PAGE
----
Can your pulse rate predict your heart attack risk?



heart2Researchers and scientists are continuously searching for ways to predict who is most likely to have a heart attack and who isn’t. French researchers report this could be as easy as measuring a person’s pulse rate three times.

The study looked at 7,746 French male civil servants. Their heart rates (measured by their pulse rates) were measured at rest (baseline), right before physical exercise (mild mental stress in anticipation of the exercise) and during exercise.

The results of the study show that “men whose heart rate increased the most during mild mental stress just before an exercise test had twice the risk of dying of a sudden heart attack in later life than men whose heart rate did not increase as much.”

The highest increase in heart rate during the mild mental stress was at least 12 beats a minute, the lowest, less than four beats per minute. The study participants who exhibited the highest increase in heart rate had twice the risk of sudden death due to a cardiac event compared to men who had the lowest increase.

However, those participants who had the highest increase in heart rate during the actual physical exercise had less 50% the risk of death compared with the men whose heart rate increased the least. The highest incidence of death due to a cardiac event occurred among the participants who increased their heart rate the most during mild mental stress and the least during exercise. There were none reported among those whose heart rate increased the least during mild mental stress and the most during the exercise test.

The authors think that the mechanism behind this effect lies with interaction between the autonomic (ANS) and sympathetic nervous systems (SNS). Vagus nerves are an important part of the ANS which controls the body’s autonomic functions including the heart beat. The SNS is responsible for increasing the heart rate and the dilation of blood vessels in the voluntary muscles and constriction of blood vessels in the skin and intestines during physical exercise.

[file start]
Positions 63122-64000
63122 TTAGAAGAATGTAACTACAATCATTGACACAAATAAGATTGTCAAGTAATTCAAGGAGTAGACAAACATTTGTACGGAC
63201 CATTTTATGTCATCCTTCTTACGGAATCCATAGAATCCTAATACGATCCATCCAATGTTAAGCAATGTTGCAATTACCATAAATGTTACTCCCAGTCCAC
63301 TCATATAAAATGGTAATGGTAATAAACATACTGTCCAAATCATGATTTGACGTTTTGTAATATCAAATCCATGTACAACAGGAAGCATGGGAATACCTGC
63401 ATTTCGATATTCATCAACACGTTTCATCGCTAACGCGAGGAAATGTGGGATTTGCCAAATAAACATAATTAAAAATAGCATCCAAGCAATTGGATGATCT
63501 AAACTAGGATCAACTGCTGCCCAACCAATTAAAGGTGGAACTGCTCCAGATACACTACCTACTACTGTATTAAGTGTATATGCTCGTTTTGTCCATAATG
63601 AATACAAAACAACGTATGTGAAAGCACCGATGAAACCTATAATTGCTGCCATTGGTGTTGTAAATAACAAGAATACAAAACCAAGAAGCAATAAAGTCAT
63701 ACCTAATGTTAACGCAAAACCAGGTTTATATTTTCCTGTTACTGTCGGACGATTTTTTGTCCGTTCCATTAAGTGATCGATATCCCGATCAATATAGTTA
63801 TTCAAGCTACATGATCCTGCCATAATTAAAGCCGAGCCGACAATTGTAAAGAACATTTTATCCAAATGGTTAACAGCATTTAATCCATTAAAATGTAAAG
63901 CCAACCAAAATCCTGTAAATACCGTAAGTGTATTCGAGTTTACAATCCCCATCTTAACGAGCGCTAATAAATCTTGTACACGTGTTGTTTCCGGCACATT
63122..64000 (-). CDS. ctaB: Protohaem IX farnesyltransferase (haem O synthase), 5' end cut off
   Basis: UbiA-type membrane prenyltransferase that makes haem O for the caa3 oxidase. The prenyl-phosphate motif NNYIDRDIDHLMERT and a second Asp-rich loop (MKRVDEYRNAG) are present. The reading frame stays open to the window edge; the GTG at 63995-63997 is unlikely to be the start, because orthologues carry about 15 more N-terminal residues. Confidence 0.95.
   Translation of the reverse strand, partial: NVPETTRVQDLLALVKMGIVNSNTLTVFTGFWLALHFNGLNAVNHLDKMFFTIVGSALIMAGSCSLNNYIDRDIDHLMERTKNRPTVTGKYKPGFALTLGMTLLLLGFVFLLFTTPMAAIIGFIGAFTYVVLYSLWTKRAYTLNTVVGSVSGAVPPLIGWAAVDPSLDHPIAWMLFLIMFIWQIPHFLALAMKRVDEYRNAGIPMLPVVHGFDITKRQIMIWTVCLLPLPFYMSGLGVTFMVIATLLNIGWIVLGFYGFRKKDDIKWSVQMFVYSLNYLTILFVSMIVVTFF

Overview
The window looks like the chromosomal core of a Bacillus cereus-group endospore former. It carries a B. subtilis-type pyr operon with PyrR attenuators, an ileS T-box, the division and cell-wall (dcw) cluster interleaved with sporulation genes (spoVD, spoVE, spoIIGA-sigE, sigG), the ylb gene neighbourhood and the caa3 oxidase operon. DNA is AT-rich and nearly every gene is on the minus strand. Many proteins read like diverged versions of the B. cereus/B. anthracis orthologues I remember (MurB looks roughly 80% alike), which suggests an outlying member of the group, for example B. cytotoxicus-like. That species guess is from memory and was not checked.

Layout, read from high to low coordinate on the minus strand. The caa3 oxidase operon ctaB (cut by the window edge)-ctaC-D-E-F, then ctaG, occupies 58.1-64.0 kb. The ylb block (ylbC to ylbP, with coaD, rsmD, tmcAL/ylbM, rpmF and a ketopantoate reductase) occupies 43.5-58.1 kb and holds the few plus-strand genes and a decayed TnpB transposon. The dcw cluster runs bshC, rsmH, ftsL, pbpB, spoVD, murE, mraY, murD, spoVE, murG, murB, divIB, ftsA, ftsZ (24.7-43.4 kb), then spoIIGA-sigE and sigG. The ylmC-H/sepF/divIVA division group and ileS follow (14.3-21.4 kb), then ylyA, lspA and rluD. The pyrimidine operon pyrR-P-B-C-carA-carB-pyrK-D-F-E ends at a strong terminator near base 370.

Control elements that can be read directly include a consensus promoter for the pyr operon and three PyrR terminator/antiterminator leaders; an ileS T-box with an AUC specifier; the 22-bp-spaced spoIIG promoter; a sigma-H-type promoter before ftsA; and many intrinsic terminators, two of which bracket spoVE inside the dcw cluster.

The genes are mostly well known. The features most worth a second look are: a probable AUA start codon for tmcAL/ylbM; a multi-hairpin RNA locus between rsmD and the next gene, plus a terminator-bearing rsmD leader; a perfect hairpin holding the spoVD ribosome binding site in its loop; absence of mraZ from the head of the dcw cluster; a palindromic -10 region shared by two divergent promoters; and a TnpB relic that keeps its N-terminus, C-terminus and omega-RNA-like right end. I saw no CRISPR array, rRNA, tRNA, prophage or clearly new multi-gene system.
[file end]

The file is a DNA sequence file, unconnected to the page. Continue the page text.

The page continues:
According to lead researcher Professor Xavier Jouven

“There is a balance between the accelerator (sympathetic activation) and the brake (vagal activation). If vagal withdrawal occurs it is like releasing the brake. During an ischaemic episode, when blood flow to the heart is reduced, sympathetic activation occurs to counteract it. However, if there is no protection by the vagal tone (the brake), the activation can become uncontrolled and then it becomes dangerous. Our underlying assumption, which this study appears to have proved correct, is that the faster the vagal withdrawal in response to mental stress, the greater will be – during an ischaemic episode – the damaging effect of sympathetic activation unopposed by vagal activity.”

Heart attacks or myocardial infarctions are a major health problem in many developing countries. The US alone reports between 200,000 to 400,000 deaths due to heart attack each year. In 27 European countries, the mortality count is 486,000.

This method of predicting who is susceptible and who is not is easy, cheap, and non-invasive. However, it has only been tested for men. It still remains to be seen whether the same pulse rate readings can be a predictor of heart attack in women.

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NOTE: The contents in this blog are for informational purposes only, and should not be construed as medical advice, diagnosis, treatment or a substitute for professional care. Always seek the advice of your physician or other qualified health professional before making changes to any existing treatment or program. Some of the information presented in this blog may already be out of date.
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